Rare specimens from the Triassic Period on display at 'Sea Monsters' exhibition
Anyone interested in the study of extinct organisms and their fossils should not miss the exhibition "Secrets of Sea Monsters," running through August 25, at the Zhejiang Museum of Natural History.
Rare specimens dating back to the Triassic period showcase fauna that have disappeared into pre-history.
The Triassic period extended from roughly 252-201 million years ago. It was the first geological period in the Mesozoic era, and lies between the Permian and Jurassic periods. Both the start and end of the period were marked by major extinction events.
The exhibition mainly displays four types of creatures living in that period, the ichthyosaur, thalattosaur, placodus and sauropterygia. As most specimens were found in China, visitors could imagine how the land looked millions of years ago.
The centerpiece of the exhibition is the Glyphoderma kangi (康氏雕甲龟龙) – a long extinct animal belonging to the placodus genus. Paleontologists believe this marine reptile became extinct at the end of the Triassic period.
The reptiles usually grew to between 1 to 2 meters in length, with some of the largest measuring 3 meters long. Since the first fossil was discovered in 1830, paleontologists have found fossilized remains throughout central Europe, North Africa, the Middle East and China.
The displayed specimen was discovered in Fuyuan County, Yunnan Province. As the exhibit shows, the Glyphoderma kangi had dense bones and heavy armor, which would have offered protection from predators, but would have also hampered mobility on land, making it slow and clumsy out of water. Therefore, scientists consider that it lived in shallow waters and not in deep oceans.
Its large, flat, protruding teeth suggest the reptiles crushed marine bivalve mollusks and brachiopods. Their teeth were extremely thick and large enough to crush thick shells.
The Yunguisaurus liae (李氏云贵龙) is rare in Triassic marine assemblages with only a few fossils found in central Europe, the United States and China.
The exhibited Yunguisaurus liae is well-known for its almost complete skeleton, with the only missing part being a distal tail. It is believed to be one of the best-preserved pistosaurs in the world.
The generic name of Yunguisaurus is derived from the Yungui Plateau, which is named after the Yunnan and Guizhou provinces where the holotype was found, and "saurus", which means "lizard" in Greek.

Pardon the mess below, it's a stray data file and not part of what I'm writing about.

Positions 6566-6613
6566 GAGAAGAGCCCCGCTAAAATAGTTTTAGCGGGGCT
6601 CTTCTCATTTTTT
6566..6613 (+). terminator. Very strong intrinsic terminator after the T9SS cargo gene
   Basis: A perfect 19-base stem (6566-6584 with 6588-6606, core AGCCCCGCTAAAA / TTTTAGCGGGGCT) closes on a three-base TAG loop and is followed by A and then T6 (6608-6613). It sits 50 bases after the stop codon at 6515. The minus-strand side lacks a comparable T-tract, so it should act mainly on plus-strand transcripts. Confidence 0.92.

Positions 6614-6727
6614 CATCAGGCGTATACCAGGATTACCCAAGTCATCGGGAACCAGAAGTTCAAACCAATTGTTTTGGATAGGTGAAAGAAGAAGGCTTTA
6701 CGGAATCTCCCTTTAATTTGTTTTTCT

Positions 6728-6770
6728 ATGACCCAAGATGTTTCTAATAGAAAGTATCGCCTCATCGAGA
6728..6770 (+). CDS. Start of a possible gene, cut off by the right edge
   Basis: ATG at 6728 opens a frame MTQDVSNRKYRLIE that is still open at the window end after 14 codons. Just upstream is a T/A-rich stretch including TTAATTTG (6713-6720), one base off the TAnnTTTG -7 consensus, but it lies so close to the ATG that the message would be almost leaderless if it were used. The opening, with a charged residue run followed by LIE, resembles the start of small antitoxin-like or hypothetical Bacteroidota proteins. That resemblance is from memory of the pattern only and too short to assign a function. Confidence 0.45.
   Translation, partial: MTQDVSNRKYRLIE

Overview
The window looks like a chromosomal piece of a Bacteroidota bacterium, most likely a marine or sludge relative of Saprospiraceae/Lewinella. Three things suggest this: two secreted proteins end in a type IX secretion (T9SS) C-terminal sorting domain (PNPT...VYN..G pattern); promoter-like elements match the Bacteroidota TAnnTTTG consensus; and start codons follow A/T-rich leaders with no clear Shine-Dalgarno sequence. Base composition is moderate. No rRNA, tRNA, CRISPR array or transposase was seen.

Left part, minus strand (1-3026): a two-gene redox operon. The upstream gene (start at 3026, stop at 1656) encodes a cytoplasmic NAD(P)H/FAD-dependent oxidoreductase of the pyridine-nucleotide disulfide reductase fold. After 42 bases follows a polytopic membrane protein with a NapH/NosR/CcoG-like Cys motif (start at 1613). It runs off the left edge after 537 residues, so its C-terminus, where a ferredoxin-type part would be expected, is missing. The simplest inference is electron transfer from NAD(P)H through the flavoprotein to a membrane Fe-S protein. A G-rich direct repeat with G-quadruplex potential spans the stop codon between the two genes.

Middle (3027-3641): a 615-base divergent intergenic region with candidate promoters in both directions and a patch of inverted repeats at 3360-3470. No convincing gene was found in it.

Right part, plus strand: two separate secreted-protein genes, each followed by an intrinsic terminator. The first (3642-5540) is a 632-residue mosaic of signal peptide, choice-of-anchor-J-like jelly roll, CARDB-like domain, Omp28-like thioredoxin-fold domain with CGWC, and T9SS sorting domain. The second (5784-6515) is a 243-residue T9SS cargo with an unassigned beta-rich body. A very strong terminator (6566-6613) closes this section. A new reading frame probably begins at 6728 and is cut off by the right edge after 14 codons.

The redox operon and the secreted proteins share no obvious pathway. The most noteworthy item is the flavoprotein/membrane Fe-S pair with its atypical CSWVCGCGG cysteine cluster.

The specific name also honors Professor Li Jinling for contributing to the study of Chinese Triassic marine vertebrate fauna.
Another highlight is the Anshunsaurus wushaensis (乌沙安顺龙), the first variety of thalattosaur found in China.
It was a prehistoric marine reptile that lived during the mid-late Triassic period, and had a long neck, a slender skull, and a long, paddle-like tail. It also has short spines with ridges on their upper surface, a short fourth digit on its hand, a well-developed entepicondyle on its humerus, and a short jugal bone.
The Chaohusaurus geishanensis (龟山巢湖鱼龙) was named and described by professors Yang Zhongjian and Dong Zhiming in 1972.
The generic name refers to Chaohu Lake and the Guishan area in present-day Anhui Province.
Chaohusaurus is a basal ichthyopterygian. It thus shows traits that are typical for the direct ancestors of ichthyosaurs, including short and wide skull roof, and relatively short snout that is only about twice as long as the part behind the eye-socket.
Unlike later ichthyosaurs with their dolphin-like form, Chaohusaurus had a more lizard-like appearance with an elongated body. According to research, they did have flippers instead of webbed feet.
Chaohusaurus is one of the smallest known ichthyopterygians. Its length was estimated at half a meter. The latest finds have increased this to about 180 centimeters.
Date: Through August 25 (closed on Mondays), 9am-5pm
Venue: Zhejiang Museum of Natural History
Admission: 60 yuan per adult, 30 yuan per child. 100 yuan for 2 adults and 1 child together.
Address: No. 6, West Lake Cultural Square